After I first stepped out to sing jazz songs in public at the tender age of twelve, I was greeted with applause and then, a day later, an obscene phone call. I can see that moment so clearly still, the excitement of my parents as they handed me the phone, thinking this was something important coming up, and my horror at what I heard when I did say hello. My brother, who had also been on stage with me, didn’t have to put up with this kind of crap.
It was a pivotal moment in my view of my future, as I could see our paths diverging and the bumpy road I had up ahead of me. Reading Lionel Shriver’s misinformed and utterly unhelpful article this morning, with her claims that “The matter of ‘too many’ men in jazz is especially perverse, since there’s little evidence that women have been actively discriminated against”, this image floods back into my brain, etched in there like everything Dr. Christine Blasey Ford was talking about during her statements on Kavanaugh’s drunken attack.
In the 1990s I got so fed up with people saying there are no women in jazz that I started a web page that was just a simple reply to that, a page full of links to the websites of women in jazz. Like, look, there are tons. Duh. My idea was that if there was a long, long list, people would have to give up and not assume, as Shriver does, that there simply are no women in jazz (disinterested shrug goes here) so why make a fuss? I kept the web page up for a long time, even as my url, www.jazzgrrls.com, was mimicked by a porn site, another kind of bashing on the head to please stay in my place and stop protesting. Or was it to say, oh, you’re looking for girls so here’s what you really want?
I took the page down eventually because I was overwhelmed by the neediness of the women there, the endless cds arriving in my mailbox, so many from the overlooked, underappreciated women trying to get a bit of visibility and they had mistakenly assumed I might be able to provide it. And I also ended up on the lists of promoters of anyone in jazz i.e. the men, and my inbox was inundated with requests for gigs, for recordings, for anything to help other people make money. Also, I didn’t always find that being female was enough to bond me to other women. We could be female, love jazz, perform jazz and still have wildly different views on everything. Never mind some other weird hairsplitting where singers are considered something lesser than instrumentalists. So whatever. I took down the page.
Nowadays I’m on the sidelines of the debate, working on my music from home, working on my own shit, learning new things to help achieve my musical goals my way. And I occasionally get drawn into a conversation with an older man in the jazz world who is puzzled, who doesn’t understand what this new movement towards equality means. Why isn’t it ok for him to make fun of chick singers anymore? Oh the times I have been berated as a chick singer when someone is mad at me for not letting them insult me some other way! Why isn’t it ok to indulge in a little flirting? Oh the endless attempts at flirting or worse I had to dodge as a student, all the gropey hands, all the patriarchal language, and how exactly did anyone think I was supposed to actually have the time and space to study and to learn something?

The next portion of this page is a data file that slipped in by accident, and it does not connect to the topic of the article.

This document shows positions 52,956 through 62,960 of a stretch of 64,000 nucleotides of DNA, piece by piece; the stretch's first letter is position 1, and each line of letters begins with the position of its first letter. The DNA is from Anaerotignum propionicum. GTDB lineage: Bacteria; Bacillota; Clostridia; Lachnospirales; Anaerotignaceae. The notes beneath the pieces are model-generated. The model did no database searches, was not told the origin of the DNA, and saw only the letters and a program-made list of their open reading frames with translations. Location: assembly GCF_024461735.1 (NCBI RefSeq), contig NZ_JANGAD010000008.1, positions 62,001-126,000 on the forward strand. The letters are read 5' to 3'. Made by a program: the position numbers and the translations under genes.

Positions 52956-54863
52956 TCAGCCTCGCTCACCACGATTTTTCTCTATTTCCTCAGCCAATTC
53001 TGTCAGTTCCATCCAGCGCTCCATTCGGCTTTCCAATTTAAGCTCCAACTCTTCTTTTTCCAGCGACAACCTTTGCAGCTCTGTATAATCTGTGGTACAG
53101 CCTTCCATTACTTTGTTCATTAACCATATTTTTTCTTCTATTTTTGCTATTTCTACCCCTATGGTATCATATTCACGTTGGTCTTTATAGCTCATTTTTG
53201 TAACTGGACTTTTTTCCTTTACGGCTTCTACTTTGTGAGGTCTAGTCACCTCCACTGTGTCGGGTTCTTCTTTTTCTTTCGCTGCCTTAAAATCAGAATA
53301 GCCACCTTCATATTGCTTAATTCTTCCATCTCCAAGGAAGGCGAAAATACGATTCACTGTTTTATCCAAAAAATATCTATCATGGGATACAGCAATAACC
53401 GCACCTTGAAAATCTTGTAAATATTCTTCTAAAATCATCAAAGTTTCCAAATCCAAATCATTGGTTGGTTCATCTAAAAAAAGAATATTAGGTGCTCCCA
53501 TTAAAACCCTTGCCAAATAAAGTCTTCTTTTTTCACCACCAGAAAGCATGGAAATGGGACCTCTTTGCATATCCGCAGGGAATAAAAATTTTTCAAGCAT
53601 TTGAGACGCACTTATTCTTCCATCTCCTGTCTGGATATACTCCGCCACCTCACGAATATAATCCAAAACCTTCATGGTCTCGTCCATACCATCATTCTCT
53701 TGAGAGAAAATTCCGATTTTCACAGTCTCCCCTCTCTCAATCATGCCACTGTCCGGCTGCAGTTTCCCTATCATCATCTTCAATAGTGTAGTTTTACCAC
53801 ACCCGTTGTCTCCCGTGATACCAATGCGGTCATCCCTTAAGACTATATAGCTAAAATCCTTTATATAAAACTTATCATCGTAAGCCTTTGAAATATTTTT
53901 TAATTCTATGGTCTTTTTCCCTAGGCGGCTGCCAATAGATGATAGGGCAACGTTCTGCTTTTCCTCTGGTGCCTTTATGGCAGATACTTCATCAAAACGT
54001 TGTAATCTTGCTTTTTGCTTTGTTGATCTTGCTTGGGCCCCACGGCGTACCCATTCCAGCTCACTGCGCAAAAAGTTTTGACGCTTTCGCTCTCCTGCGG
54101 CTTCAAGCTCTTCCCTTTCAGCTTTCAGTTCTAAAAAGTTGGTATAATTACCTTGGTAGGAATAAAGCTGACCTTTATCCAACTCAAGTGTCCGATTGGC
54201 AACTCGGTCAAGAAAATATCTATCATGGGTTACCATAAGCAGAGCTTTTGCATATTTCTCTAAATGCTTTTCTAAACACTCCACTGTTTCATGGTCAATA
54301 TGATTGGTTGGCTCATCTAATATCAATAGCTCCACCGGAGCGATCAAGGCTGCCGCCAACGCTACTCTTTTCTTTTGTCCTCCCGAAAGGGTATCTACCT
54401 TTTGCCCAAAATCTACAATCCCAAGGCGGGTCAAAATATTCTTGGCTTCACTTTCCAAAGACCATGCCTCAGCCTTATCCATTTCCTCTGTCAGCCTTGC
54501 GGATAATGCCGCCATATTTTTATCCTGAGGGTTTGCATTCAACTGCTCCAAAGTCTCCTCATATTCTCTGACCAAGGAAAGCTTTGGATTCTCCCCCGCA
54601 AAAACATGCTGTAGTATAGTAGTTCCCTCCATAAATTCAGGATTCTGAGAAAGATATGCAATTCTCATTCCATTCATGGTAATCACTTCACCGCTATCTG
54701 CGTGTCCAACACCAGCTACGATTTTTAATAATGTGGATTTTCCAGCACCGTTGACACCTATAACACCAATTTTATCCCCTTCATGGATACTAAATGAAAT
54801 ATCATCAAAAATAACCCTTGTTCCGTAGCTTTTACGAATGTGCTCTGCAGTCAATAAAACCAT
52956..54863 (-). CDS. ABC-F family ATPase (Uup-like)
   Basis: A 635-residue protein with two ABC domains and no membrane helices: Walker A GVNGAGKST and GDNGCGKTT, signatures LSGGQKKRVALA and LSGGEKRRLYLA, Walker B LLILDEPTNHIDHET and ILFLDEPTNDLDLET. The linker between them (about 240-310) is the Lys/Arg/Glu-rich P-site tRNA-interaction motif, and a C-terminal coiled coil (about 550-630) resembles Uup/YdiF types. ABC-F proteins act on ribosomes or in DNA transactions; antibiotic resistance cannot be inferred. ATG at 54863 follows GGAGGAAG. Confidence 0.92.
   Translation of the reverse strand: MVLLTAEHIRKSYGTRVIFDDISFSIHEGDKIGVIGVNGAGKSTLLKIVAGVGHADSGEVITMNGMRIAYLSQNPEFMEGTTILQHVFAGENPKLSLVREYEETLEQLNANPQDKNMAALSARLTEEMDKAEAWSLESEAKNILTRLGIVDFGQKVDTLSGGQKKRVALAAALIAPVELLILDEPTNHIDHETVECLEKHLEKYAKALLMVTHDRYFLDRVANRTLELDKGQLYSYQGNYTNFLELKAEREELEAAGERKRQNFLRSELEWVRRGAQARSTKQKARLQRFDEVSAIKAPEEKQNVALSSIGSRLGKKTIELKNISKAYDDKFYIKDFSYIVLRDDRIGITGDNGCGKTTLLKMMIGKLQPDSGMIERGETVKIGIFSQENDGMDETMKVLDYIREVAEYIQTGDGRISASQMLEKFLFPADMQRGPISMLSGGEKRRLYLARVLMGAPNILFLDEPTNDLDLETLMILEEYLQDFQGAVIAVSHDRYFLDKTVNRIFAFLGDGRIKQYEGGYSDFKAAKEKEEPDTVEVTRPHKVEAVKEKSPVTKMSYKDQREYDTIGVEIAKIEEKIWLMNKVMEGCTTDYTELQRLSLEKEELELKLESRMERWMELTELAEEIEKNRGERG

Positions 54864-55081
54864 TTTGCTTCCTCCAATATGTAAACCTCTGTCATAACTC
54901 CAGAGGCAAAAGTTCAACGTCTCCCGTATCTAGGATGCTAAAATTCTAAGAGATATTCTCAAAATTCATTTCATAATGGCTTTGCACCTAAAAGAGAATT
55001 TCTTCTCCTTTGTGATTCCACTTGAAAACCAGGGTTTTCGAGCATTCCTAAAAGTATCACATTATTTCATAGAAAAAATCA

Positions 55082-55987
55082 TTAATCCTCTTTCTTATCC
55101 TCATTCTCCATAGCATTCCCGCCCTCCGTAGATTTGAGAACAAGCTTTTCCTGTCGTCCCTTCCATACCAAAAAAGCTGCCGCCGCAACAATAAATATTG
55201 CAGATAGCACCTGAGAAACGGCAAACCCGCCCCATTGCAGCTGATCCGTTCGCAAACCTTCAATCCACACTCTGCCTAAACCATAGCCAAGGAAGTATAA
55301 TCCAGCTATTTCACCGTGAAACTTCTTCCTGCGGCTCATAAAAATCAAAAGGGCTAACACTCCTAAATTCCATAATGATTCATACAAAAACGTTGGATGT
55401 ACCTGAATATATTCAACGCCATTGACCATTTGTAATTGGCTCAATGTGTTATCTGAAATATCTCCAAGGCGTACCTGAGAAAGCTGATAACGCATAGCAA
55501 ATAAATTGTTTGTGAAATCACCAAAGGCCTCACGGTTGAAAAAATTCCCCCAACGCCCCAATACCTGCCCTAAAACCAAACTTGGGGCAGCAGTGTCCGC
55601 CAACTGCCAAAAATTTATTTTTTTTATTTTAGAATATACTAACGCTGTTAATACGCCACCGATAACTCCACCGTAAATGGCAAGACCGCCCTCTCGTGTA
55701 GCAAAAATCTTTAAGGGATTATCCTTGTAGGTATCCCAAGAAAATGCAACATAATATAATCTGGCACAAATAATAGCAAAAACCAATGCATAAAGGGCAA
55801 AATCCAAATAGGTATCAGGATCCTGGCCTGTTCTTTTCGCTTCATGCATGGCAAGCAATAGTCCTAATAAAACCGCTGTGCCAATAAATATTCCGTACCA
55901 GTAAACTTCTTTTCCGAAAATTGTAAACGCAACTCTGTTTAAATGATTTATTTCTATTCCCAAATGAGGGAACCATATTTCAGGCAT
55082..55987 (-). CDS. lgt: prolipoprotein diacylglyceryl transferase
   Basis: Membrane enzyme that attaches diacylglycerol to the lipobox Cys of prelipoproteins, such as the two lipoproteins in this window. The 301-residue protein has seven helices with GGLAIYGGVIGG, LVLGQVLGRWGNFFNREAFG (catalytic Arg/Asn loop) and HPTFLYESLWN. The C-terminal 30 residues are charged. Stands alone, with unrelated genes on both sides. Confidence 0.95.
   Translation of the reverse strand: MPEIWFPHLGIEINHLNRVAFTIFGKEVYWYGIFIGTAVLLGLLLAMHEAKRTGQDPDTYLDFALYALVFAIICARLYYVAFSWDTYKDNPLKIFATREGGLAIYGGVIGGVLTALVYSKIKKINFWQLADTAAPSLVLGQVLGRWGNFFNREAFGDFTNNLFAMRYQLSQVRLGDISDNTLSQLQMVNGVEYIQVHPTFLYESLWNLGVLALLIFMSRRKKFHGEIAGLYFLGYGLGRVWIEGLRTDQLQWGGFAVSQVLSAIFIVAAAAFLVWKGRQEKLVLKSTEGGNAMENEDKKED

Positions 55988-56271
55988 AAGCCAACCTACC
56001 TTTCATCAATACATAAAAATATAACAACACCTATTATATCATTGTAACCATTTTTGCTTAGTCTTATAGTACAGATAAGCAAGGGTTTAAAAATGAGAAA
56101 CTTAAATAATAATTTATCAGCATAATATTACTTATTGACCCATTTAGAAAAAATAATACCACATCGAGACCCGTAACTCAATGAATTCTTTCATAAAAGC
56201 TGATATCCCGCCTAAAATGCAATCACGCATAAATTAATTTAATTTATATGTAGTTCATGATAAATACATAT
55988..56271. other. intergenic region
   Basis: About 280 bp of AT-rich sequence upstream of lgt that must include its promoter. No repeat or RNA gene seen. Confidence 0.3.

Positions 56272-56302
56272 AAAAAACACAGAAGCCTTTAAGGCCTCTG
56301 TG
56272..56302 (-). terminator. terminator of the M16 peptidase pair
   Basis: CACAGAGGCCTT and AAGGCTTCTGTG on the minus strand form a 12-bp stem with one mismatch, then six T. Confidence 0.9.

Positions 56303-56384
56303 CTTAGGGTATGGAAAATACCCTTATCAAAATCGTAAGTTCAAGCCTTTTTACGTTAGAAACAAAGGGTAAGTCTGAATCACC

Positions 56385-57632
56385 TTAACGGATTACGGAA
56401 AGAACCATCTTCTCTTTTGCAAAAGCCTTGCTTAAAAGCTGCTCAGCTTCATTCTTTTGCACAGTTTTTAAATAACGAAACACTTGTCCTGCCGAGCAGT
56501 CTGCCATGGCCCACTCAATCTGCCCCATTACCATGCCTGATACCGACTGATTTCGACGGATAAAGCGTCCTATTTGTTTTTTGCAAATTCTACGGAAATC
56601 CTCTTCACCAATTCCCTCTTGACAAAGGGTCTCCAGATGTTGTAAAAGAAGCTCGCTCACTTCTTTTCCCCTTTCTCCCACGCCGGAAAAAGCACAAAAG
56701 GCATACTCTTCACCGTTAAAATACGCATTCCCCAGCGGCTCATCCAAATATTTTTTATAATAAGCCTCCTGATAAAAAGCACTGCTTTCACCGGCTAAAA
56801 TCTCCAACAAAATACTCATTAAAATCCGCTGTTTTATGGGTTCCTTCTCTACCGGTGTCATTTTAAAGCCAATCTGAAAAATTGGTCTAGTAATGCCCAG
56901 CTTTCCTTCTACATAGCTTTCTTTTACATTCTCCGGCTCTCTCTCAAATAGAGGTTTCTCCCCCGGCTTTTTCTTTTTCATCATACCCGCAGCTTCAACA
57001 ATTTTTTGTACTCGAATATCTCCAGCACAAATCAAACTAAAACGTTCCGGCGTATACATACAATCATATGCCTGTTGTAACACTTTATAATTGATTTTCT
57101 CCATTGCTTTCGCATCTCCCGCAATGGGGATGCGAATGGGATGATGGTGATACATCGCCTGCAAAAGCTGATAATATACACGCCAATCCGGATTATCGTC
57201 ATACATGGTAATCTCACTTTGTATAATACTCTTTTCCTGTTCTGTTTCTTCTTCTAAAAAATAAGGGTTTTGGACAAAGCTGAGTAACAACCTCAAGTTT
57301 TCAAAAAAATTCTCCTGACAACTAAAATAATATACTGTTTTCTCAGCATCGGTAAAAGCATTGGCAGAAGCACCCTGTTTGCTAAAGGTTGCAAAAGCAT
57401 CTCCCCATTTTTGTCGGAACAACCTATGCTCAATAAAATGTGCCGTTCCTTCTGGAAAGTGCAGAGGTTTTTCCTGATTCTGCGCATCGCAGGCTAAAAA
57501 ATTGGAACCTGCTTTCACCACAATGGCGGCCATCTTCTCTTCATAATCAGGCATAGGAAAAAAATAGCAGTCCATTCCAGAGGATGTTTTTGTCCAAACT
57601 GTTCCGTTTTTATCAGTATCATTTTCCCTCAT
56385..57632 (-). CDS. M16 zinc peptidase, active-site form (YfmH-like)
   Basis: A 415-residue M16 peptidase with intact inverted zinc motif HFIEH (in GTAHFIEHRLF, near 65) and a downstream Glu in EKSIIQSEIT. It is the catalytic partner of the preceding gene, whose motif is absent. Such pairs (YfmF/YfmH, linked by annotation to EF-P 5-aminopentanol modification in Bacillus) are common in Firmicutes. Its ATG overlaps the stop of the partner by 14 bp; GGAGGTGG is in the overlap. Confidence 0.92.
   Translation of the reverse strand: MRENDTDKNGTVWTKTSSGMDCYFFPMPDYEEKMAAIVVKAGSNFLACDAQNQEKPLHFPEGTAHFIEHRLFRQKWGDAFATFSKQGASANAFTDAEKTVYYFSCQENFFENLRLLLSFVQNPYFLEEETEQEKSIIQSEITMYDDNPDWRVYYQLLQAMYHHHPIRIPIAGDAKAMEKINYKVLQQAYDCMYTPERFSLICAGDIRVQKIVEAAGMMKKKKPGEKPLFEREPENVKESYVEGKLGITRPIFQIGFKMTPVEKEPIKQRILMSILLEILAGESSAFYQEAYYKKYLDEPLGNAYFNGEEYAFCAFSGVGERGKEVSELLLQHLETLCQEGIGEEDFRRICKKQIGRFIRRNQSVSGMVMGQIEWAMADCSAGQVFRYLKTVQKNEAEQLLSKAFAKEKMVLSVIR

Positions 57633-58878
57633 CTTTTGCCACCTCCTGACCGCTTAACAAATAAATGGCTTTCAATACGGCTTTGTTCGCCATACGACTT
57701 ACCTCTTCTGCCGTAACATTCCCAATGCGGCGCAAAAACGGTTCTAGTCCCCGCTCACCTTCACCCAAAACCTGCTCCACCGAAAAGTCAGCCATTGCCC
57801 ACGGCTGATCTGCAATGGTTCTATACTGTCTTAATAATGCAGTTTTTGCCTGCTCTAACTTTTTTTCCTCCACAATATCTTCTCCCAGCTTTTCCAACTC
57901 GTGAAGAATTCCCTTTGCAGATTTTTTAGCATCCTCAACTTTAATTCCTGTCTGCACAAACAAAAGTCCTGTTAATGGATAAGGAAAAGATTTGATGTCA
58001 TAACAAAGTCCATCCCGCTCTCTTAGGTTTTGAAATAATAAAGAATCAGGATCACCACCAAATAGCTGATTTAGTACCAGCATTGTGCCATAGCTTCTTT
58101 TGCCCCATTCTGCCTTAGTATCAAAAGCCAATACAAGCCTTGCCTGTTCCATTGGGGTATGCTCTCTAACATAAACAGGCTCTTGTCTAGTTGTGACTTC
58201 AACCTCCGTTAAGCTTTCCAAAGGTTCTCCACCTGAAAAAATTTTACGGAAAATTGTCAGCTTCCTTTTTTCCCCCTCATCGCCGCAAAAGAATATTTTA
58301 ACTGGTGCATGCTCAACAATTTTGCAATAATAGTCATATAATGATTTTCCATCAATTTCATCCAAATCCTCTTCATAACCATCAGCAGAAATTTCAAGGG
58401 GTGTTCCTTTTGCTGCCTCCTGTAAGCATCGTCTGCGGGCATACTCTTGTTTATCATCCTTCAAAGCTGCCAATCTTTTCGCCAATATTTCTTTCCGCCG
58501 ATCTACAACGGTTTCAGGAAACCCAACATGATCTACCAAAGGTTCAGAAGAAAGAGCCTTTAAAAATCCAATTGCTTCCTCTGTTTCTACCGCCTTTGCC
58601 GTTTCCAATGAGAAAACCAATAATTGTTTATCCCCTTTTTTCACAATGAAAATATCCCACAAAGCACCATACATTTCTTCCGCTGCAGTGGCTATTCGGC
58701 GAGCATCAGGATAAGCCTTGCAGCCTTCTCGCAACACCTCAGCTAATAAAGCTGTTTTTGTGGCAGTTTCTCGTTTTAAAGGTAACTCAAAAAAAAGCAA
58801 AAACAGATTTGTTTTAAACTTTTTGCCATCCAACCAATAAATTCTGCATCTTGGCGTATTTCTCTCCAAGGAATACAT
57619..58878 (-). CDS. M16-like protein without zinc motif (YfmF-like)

I look back on my journals now (yes, dudes, watch out, I wrote it all down!) and the hours I spent with my art teacher chasing me around a desk in his studio (how did I end up there?), or the math teacher driving me to god knows where in the dead of night, or the jazz musician chasing me in an elevator, asking how old I was over and over again (in case I was jailbait). But ok, whatever, you eventually figure out who to avoid, and you try to make a living as best you can, although, ah, maybe you don’t finish your degree because you can’t stomach the environment anymore, and then you head out to the pink collar ghetto only to discover the job market is also riddled with wandering hands.
I’m sorry, where was I? Have I lost focus? Can you focus when you are being hunted? Are you motivated when you sit on a jury for arts grants and realize only one 10% of the applicants are female and when you protest you are told, can you please tell the ladies to apply?
My brother put together a band with good gender balance recently, or maybe there were even more women than men on stage. When someone exclaimed, oh Reg, where did you discover all these lovely talented young women?!! he replied in his usual deadpan manner, it’s easy if you don’t ignore them. So yes, kudos to the men who support us. And kudos to those who are standing up the old tired privileged mentality that Lionel Shriver is immersed in.
As Drake says, you gotta be nice for what? Let’s not be nice. Let’s point fingers and let’s change stuff. The simple fact is that the world needs more music and it will only benefit everyone if more women are encouraged and making it. It’s a win/win. Stop worrying that the entitled men are going to lose something. They’ll be way fine. They’ve had their turn for a long, long time.